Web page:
View Full Version : Reccomendation for Yeast pump 30 to 100 bbl tanks

07-29-2014, 09:05 PM
After researching here and elsewhere I've not been able to discover the best options and variables on a yeast pump. Please help.
Yeast pump function to include pumping yeast from fermenter to brink, dosing yeast from tank bottom to knock out line injection fitting, dosing yeast from brink to KO, plus other functions.
What are the advantages and disadvantages of double diaphragm, peristaltic, rotary lobe, and other pumps?
Using 30 to 100 bbl tanks.
And Cheers

08-01-2014, 08:57 AM
What pumps are best for collecting yeast into a brink, metering yeast from a brink or tank bottom into a brew?

brewmaster 2011
08-01-2014, 10:22 AM
I have always pushed yeast with CO2. Seams like using a pump would beat up the yeast.

08-01-2014, 12:45 PM
In a small brewery CO2 pumping makes sense, but what happens when the tanks are bigger? A thick yeast slurry at the bottom of the tank can get pretty thick requiring a lot of pressure to move it through the 1.5" fittings on the 60 bbl tank (not sure how much of a difference the 2" valves will make on the 100 bbl tanks).
Pumping 10 or 20 psi into a the headspace of a big tank will take a lot of CO2, the tank is probably only rated to 15 psi. After the yeast transfer the head pressure has to be released potentially causing the turbulence inside the tank and wasting a quantity of CO2.
A special pump is needed....

08-01-2014, 02:17 PM
I would use a diaphragm pump for yeast.
-Self suction
-Even thick slurry yeast easy to pump
-through the pulse of the pump yeast in the cone will move downwards and you get a pretty clean cut between yeast and beer
-easy to adjust the speed via air pressure

08-02-2014, 10:05 AM
Thanks for the suggestion. Do you think a double would be better than a single diaphragm?
What do you think of peristaltic pumps? I like the cleanability of the peristaltic.

dick murton
08-06-2014, 12:31 AM
I have used diaphragm, lobe, gear and peristaltic pumps for yeast. My preferred option is to use peristaltic pumps, if necessary with a variable speed drive to control the pump rate. Hygiene is the main reason, though they are more reliable than air diaphragm pumps in particular, and seem to be less prone to cavitation than lobe or gear pumps.

With thick CO2 saturated yeast, none of these pumps will be truly PD, but they will where there is no entrained gas.

Whichever one you use, remember these are positive displacement pumps and need a pressure relief by-pass round them to prevent overpressure and damage. And when cleaning, open the by-pass route so that you can get turbulent flow through the rest of the pipework, thus cleaning properly. Run the pump at maximum speed, which will never be enough to create turbulent flow in the main pipework, but will allow the pump to be cleaned as best it can. This is a real advantage of peristaltics - as the flexing of the hose during cleaning means there is good physical cleaning action of the hose, with only short sections of non turbulent flow at the inlet and outlet between the bypass connections.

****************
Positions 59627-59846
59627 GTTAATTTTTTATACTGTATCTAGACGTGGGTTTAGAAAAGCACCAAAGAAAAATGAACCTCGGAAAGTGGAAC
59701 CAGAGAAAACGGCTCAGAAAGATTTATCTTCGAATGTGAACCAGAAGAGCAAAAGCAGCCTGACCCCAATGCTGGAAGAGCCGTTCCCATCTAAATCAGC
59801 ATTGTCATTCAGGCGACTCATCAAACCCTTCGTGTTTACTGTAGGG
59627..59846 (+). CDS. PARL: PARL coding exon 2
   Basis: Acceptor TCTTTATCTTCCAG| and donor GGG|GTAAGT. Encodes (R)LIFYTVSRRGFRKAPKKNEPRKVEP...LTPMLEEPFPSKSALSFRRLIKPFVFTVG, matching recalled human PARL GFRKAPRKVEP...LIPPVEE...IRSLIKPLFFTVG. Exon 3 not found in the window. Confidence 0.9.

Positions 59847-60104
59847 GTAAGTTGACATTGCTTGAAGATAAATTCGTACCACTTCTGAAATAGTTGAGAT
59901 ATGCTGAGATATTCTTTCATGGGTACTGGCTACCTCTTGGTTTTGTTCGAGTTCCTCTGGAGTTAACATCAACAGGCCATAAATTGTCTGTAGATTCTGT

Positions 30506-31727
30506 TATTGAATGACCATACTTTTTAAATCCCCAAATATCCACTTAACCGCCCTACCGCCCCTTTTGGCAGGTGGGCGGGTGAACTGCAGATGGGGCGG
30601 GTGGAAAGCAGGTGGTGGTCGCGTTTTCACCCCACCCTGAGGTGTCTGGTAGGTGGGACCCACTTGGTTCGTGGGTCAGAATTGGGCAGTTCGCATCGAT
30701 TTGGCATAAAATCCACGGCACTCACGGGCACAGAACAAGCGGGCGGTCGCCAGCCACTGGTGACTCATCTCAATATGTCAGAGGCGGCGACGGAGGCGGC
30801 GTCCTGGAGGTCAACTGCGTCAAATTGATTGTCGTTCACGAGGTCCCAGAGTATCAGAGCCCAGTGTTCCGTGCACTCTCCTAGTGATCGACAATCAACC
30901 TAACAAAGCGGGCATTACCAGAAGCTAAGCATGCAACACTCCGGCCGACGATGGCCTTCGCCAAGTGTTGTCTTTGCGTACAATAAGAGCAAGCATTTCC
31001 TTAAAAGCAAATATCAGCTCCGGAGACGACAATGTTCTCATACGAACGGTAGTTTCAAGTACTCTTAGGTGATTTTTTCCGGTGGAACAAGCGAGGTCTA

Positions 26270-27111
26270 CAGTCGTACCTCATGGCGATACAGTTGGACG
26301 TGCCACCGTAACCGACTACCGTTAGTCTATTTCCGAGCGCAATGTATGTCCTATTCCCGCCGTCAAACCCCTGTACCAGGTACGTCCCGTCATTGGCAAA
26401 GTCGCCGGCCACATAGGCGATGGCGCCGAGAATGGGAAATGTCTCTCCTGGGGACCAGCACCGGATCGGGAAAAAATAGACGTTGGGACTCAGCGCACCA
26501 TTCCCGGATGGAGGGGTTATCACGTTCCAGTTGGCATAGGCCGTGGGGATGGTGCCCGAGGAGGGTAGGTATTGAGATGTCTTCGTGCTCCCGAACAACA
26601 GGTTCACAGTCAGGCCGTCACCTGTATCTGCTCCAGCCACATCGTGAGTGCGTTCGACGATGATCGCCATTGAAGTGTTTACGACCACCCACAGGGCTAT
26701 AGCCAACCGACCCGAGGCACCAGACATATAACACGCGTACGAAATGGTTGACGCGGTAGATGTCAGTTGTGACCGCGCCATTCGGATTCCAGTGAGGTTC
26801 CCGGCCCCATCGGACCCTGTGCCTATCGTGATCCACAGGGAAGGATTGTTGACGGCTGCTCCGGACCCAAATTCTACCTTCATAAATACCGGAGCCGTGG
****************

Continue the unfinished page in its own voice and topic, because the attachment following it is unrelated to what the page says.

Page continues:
08-07-2014, 09:13 AM
I think an AODD pump is a good choice and you don't need a pressure relief bypass on them so you save money there. Get a good sanitary one so you can clean it properly.


As another choice what about a flexible impeller pump? Good suction, easy to clean and fairly gentle on the product. Just get a slightly bigger one and run it slow.

09-03-2014, 09:21 PM
After studying possibilities of a yeast pump, it looks like we'll be going with a peristaltic pump instead of a diaphragm pump. I am a little nervous about pumping yeast 65 feet through a 1" hose (or maybe 1.5"). If the peristaltic pump does not work ... sure it will. The peristaltic pump has a variable speed drive built in so I can simply dial in flow rates once the system is zeroed in. The noise and pulsation of the diaphragm pump made it look like a less attractive option. The possibility of using the peristaltic pump to blend and stir yeast in a brink made the peristaltic option standout. Mixers for brinks are deadly expensive.

I am sure they are both good choices. Both types of pumps are expensive. Peristaltic pump hose is very expensive!

Looked at used models also.

I want to thank Tony at CPE and others for their help.

Call Martin over at Verder pumps, 800.832.4562. He set us up with a great new pump.

I will try to leave some feedback after the system is up and running.

09-04-2014, 04:07 AM
Besides not needing air, which in turn requires a compressor and an air line, peristaltics are much quieter. Besides, you can use them to dose finings, juice, or whatever to beer over a prescribed time. Or set them to run a short while and have them remove a specified amount of yeast before you start collection for repitch. Peristaltics are really useful for all sorts of things.